Infinity/eternity is frightening to anyone who really thinks about it. It can be especially troubling to the recently ex-religious, because they've lost their particular assurances of perfect eternal happiness. Compared to that superficial idea, the prospect of simple unending persistence is much harder to shake, because we all have a tough time imagining ourselves not existing.
Your boyfriend's on the right track intellectually, because he accepts that there probably won't be a him after he dies. We just need to address that small probability that there will, and settle his emotions a bit.
Right then, what if he IS wrong? Anything is possible. The odds of any particular afterlife story being the real deal, including whichever version he may have grown up with, is almost zero. That's because there are an infinite number of possible afterlifes: the thousands imagined by humans in the last few thousand years, plus the countless ones we haven't thought of yet.
You haven't said what he specifically fears about living forever. Maybe he hasn't really told you. He might fear torture in hell, or a post-life sentence as a ghost watching everything he knows crumble away, or imprisonment in his own disembodied mind deprived of all senses, going mad in darkness and silence. That last one sure gives me the willies.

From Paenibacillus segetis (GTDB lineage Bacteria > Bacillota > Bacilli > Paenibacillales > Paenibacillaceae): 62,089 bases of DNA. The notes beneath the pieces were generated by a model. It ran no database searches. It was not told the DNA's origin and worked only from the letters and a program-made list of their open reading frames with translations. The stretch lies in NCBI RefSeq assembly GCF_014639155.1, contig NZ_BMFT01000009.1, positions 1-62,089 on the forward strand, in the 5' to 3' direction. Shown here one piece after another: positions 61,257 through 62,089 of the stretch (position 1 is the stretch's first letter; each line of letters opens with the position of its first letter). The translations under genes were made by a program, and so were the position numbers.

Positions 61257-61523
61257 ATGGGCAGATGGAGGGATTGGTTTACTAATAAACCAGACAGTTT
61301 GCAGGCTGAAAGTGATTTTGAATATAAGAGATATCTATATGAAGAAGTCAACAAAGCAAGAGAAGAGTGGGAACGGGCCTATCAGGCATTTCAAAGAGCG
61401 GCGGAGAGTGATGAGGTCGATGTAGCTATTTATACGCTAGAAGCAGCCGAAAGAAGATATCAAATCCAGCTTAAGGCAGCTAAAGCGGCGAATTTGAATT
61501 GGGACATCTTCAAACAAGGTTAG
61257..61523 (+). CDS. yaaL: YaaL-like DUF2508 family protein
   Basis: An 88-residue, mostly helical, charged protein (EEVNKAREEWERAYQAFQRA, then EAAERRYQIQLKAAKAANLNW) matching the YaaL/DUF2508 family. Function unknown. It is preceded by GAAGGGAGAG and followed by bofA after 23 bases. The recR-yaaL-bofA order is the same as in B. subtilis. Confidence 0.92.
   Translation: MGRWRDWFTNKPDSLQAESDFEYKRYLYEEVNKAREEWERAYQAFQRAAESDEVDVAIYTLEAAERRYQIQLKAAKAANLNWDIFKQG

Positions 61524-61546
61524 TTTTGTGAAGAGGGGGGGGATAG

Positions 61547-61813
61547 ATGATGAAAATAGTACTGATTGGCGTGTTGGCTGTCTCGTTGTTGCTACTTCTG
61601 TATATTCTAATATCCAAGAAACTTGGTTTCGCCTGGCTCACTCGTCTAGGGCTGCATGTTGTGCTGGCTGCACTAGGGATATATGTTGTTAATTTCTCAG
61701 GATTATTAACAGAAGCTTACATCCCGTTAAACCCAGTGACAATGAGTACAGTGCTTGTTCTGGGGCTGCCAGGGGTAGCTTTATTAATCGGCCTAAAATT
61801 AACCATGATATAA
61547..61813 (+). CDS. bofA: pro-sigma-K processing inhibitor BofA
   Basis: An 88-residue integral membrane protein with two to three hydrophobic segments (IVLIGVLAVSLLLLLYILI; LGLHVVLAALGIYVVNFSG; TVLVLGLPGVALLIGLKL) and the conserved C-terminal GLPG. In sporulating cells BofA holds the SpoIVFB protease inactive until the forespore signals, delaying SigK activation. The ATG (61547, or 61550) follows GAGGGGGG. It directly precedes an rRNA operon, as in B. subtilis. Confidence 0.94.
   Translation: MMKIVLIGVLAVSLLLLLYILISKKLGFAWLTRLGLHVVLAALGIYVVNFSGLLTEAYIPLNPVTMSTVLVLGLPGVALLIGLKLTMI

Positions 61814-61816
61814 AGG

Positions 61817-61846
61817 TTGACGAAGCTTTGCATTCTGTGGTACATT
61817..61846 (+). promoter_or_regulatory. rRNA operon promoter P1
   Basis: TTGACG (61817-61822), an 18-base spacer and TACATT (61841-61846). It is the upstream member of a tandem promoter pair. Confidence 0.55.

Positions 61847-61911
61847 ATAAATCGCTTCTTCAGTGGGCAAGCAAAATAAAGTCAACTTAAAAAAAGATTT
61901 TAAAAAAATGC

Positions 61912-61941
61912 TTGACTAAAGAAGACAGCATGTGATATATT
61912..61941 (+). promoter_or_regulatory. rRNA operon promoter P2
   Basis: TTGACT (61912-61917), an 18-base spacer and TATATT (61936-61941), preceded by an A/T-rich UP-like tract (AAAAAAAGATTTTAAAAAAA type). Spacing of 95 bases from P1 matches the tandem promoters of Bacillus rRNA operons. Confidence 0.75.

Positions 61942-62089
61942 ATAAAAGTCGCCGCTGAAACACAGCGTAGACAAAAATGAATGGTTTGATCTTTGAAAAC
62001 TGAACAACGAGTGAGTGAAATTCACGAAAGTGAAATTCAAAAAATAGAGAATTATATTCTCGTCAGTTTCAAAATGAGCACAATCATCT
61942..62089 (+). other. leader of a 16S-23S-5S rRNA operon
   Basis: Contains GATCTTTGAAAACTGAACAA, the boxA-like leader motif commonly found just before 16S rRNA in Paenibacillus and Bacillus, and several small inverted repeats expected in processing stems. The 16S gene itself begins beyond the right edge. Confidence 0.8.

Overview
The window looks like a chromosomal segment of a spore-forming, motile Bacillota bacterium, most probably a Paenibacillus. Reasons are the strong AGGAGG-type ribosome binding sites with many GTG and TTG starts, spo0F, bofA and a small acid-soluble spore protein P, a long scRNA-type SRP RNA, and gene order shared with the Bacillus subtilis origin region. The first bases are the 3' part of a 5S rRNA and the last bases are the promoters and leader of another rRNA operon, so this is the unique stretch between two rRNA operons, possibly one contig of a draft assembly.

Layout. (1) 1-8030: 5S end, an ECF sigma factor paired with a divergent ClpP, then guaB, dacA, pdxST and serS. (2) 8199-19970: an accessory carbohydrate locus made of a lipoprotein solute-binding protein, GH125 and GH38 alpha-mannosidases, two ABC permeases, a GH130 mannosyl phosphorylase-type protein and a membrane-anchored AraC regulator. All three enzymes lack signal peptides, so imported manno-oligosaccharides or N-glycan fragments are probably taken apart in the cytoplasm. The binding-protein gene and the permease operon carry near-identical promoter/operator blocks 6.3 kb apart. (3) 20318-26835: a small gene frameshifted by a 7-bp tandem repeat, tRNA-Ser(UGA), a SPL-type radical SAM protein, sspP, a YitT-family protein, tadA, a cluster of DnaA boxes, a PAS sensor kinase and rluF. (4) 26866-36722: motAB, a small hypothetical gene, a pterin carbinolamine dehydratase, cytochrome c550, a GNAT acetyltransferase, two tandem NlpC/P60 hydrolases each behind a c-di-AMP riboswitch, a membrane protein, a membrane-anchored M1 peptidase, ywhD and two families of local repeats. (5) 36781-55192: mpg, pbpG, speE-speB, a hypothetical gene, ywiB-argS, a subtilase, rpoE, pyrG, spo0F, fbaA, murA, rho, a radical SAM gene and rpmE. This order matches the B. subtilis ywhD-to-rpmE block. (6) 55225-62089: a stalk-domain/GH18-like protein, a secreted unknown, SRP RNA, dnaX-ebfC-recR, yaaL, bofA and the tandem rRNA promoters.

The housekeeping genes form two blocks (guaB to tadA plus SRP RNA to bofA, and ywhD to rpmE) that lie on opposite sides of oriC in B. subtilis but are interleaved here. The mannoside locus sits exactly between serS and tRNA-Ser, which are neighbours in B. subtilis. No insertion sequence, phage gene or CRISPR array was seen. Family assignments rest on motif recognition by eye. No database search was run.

If anything is possible, all of the above are. Is any one of them at all likely? No, because they're swimming in an endless sea of alternatives. Put simply, whatever he's afraid his ultimate fate will be if he doesn't end at death, he's almost certainly wrong.
The only death scenario for which there is any solid physical support is oblivion. The mind, the ego, the identity, the memory and everything else that comprises "you" is contained and operated in a physical, bio-electrical brain. After death, that brain first shuts down and then disintegrates. It's a materialist view, I know, but arguments against it centre on things the physical brain supposedly can't do, and without exhaustive analysis are arguments from ignorance.
So take your boyfriend's most troubling scenario and work out the chances: the probability of an identity outliving the human brain outside of all detection, multiplied by the probability of that scenario being the one real one out of infinity. It's like the chances of finding a particular blade of grass if you don't know which country it's in.
That's the thrust of my recommended reassurance. To sum up, if there's an afterlife, you can be confident that it's different from and therefore less scary than his idea of it.